Buying A Home Home Loans

What’s the Minimum Credit Score Needed to Get a Mortgage?

Written by Rebecca Lake

Buying a home takes more than just a big enough down payment or a steady income to get approved for a loan; you’ll also need a solid credit score. As someone who recently went through the home-buying process, I’ve been schooled firsthand on how credit scores affect your odds of being approved. Before you approach the bank for a mortgage, read this to learn what kind of scores lenders are looking for.

Conventional Loans


A conventional loan is what most people think of when they think of a mortgage. This is a loan that’s backed by either Fannie Mae or Freddie Mac. The minimum credit score you’ll need to qualify for a conventional loan ultimately depends on how large your down payment is and your debt-to-income ratio.

At the low end, a borrower with a 620 FICO score could qualify for a Fannie Mae loan as long as the loan-to-value ratio is less than or equal to 75%. That means you’d need to pony up at least 25% of the purchase price for the down payment, assuming your total debt-to-income ratio is 36% or less. On the high side, you’d need a FICO score of 700 or better if you’re financing more than 75% of the purchase price and your debt-to-income ratio is closer to 45%.

One thing to keep in mind with conventional loans is that Fannie Mae is now using trended data to make lending decisions. Someone who’s paying their credit card bill in full each month is going to be viewed more favorably than someone who carries a balance but always pays on time. If you’ve got balances on your cards, you could help your chances of getting a loan by paying those debts down before applying for a mortgage.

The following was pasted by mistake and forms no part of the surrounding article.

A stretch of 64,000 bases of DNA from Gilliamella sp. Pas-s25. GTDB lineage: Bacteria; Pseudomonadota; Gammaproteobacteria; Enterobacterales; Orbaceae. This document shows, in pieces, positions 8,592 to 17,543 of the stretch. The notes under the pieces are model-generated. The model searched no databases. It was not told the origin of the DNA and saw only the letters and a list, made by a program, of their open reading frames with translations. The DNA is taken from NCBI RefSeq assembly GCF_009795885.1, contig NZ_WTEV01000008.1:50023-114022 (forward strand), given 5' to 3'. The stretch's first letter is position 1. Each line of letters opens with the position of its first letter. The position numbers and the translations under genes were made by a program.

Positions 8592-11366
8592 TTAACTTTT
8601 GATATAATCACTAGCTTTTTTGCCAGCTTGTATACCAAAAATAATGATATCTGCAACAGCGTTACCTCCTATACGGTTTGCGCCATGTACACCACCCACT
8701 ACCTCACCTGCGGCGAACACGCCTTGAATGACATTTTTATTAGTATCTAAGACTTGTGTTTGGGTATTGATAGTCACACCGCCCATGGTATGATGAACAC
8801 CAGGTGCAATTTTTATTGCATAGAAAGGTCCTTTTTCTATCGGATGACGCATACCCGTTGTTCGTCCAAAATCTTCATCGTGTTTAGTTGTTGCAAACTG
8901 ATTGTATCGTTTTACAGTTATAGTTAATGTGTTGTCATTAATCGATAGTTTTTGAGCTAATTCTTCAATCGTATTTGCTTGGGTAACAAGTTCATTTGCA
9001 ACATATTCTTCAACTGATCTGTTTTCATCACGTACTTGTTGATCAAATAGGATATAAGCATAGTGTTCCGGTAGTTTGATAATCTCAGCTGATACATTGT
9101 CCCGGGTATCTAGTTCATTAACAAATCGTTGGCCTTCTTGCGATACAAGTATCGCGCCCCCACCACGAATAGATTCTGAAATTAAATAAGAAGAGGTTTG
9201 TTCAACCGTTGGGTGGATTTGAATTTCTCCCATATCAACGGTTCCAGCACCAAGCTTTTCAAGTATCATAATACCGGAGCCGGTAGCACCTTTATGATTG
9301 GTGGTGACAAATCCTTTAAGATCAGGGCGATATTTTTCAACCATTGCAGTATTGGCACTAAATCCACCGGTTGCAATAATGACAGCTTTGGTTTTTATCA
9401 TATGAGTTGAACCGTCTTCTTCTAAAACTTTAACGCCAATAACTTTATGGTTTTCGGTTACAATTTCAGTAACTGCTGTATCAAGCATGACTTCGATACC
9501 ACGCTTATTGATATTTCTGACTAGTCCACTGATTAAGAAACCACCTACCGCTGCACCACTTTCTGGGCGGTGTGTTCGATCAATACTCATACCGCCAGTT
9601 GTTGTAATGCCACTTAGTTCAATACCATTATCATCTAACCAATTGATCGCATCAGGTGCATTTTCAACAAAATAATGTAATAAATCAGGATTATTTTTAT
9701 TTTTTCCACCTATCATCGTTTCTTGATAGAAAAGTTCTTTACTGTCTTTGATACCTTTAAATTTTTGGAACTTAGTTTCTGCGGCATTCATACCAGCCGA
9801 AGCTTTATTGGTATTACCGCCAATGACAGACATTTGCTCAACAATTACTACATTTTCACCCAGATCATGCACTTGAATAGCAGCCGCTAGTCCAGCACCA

About the author

Rebecca Lake

Rebecca Lake is a personal finance writer and blogger specializing in topics related to mortgages, retirement and business credit. Her work has appeared in a variety of outlets around the web, including Smart Asset and Money Crashers. You can find her on Twitter at @seemomwrite or her website, RebeccaLake.net.

8 Comments

  • Hello me and my roommate both are disabled and are on Social Security we have been trying to buy a house and neither one of us had credit I’ve been working on mine and the store should be showing soon together we make 2000 a month and wondering if there is a program to help disabled with minimal credit and minimum down payment cuz being on Social Security we live month-to-month is there any kind of programs or help for us Our Hope cuz we don’t make three times the rent. The way we’re saying is if your on Social Security you left out

    • I’m in that situation – on Social Security and disabled. I get $15 for food stamps. I have $1,000 from S.S. Trying to get on my own —- I don’t see any way to be able to get a home. my credit score is 650 from Equifax and 643 from Trans Union. I’m slowly paying off bills on my credit report and I pay bills on time.

  • Hello I am thinking about consolidating my lcredit cards which I max out. I only want to lower the interest and pay off the balances. Question would that hurt my credit score? Thanks for your reply

  • Hi, we are planning on purchasing a new home, but we couldn’t get a conventional mortgage from a bank, we came across “owner finance “. Is this a safe way to get a house, do we get to keep the deed and be sole owners of the house we are trying to purchase?

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